One of Kinmeng’s most prominent scenic spots, Triangle Fortress, lies on Kinmen Island’s northwestern shore. Once a military outpost for KMT troops, the Triangle Fortress retains its army facade, and the camouflaged exterior paintwork and army netting create the military aesthetic. However, this old fort is now a trendy coffee shop.
If a steaming cup of ginger milk tea doesn’t appeal to you, the views from Triangle Fortress will surely warm your heart. The nearby green field of acacia trees attracts the winter migratory birds, where you can observe the birdlife in close range.
Ci Lake’s (慈湖) calming presence lies adjacent to the verdant field. Piercing amber rays of sunrise and sunset reflect off the still surface. Lieyu Island is within view, as you can distinguish the many fortresses scattered along its shore.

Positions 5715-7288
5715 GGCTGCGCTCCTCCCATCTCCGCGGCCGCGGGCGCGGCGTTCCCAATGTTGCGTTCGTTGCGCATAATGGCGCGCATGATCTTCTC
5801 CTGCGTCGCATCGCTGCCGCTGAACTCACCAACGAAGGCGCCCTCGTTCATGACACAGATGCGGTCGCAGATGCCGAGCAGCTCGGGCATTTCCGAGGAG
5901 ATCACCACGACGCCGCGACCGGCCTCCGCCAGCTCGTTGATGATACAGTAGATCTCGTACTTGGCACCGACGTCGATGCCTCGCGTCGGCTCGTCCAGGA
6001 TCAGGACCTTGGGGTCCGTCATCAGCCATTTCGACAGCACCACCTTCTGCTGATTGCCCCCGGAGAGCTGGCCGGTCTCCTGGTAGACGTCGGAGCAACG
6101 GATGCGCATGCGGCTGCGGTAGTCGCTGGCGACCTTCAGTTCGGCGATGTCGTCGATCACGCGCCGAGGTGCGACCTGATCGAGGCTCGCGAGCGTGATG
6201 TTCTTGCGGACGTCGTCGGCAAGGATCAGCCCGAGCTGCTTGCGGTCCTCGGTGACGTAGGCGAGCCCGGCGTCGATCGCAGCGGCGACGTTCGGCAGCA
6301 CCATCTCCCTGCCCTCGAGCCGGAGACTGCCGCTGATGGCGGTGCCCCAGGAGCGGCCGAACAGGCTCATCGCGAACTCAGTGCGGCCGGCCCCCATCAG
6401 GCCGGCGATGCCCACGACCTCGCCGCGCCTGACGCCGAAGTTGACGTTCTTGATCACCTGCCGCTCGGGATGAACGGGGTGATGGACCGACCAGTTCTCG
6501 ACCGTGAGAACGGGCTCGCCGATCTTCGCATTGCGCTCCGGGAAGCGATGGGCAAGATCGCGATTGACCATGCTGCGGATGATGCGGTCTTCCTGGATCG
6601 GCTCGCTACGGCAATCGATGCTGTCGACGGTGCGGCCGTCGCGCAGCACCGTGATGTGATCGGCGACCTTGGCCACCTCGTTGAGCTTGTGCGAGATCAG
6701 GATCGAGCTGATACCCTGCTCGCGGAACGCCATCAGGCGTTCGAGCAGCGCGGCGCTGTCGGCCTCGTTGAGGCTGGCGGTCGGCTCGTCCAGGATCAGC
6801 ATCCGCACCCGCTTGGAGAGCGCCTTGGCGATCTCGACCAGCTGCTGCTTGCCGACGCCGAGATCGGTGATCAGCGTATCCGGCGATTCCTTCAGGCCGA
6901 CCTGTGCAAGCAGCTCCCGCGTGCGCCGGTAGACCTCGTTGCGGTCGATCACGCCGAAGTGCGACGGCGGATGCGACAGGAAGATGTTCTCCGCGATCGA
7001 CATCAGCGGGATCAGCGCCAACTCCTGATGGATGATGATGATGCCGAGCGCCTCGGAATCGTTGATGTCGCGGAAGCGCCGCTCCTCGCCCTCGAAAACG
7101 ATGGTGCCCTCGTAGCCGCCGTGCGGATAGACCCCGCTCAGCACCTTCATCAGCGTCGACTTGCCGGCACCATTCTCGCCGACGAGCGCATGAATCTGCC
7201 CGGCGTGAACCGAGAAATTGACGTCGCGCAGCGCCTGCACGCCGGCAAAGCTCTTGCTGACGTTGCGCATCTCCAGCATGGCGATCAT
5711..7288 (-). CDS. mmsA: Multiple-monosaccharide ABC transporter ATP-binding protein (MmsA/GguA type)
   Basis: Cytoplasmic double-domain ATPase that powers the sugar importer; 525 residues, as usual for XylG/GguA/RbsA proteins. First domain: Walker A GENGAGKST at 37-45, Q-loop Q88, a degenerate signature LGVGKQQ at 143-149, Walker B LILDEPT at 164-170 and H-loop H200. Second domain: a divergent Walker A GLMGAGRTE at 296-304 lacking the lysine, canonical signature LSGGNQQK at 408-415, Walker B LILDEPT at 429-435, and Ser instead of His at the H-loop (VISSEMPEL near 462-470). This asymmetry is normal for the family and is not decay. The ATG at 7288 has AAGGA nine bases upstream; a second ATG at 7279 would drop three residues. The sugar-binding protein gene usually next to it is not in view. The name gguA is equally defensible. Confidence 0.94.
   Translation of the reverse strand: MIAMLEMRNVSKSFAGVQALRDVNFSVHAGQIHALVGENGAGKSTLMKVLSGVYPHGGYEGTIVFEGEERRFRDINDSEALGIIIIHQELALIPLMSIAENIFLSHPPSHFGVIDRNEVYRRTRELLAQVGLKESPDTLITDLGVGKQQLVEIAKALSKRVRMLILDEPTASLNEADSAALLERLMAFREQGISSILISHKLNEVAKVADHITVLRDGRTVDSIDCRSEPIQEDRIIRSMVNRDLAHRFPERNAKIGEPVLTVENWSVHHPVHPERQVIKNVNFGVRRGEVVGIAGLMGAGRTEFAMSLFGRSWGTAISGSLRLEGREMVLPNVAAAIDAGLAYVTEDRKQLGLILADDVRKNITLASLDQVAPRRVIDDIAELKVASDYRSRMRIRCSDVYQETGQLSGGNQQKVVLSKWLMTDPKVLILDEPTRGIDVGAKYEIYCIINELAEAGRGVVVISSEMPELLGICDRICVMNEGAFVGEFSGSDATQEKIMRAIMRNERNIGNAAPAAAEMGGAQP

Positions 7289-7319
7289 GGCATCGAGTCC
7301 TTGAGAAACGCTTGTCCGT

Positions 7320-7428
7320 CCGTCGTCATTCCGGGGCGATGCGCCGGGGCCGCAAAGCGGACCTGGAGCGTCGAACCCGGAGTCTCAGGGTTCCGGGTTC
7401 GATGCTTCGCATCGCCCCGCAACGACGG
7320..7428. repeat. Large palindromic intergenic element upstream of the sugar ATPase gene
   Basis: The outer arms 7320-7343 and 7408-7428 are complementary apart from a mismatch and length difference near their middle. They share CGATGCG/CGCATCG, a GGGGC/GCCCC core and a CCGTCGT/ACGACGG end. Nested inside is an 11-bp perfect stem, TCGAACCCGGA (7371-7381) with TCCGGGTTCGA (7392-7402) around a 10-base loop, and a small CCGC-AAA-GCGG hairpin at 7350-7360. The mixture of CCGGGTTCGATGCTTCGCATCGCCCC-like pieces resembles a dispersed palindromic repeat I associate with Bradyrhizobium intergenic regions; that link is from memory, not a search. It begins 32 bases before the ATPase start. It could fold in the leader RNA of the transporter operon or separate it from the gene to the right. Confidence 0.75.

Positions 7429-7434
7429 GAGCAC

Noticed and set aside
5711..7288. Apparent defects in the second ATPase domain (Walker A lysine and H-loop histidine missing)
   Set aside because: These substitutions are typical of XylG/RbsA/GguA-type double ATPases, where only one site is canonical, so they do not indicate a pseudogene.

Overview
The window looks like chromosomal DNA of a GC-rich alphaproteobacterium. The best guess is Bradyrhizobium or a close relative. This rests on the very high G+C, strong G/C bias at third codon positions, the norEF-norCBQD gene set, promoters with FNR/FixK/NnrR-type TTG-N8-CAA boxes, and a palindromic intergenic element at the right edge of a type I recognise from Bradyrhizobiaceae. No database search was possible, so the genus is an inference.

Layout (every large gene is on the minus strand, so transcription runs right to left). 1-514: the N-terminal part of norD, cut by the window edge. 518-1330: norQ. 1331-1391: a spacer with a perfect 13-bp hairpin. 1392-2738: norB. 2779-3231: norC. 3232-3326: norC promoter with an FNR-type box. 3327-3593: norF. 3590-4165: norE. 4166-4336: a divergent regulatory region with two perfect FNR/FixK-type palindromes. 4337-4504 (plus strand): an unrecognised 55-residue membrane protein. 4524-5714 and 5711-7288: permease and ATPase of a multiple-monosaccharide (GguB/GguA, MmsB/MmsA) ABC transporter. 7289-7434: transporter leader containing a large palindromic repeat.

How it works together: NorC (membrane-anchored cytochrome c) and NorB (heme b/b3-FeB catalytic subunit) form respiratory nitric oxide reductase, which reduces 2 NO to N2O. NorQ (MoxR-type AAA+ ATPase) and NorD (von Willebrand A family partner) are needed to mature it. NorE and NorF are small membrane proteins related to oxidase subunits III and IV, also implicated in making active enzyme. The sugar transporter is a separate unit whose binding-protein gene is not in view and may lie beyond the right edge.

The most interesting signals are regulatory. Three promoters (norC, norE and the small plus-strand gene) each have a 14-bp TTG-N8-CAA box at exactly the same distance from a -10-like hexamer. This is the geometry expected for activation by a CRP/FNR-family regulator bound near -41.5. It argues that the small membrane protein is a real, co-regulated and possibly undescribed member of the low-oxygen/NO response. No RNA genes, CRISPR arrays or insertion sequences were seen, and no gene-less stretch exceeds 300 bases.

At nighttime, the view of Xiamen City is exquisite. The city’s shoreline buildings shine like a rainbow, with hues of blues, purples, golds, and reds.
Venture the myriad of secret underground passageways beneath Qionglin Village. Spanning a total mileage of 1.4 km (1 mi), Kinmen’s largest military subterranean passageway links to 12 exit points.
Built for the prospect of long-term battles, KMT fighters stocked the tunnels with ammunition. Treading through the dark, dank passages ignites the uncertainty of war and a sombre mood.
Once you finish the course, the radiant Taiwan sunlight blinds you momentarily. Pay attention to the striking and stately Fujian architectural structures lined along the street.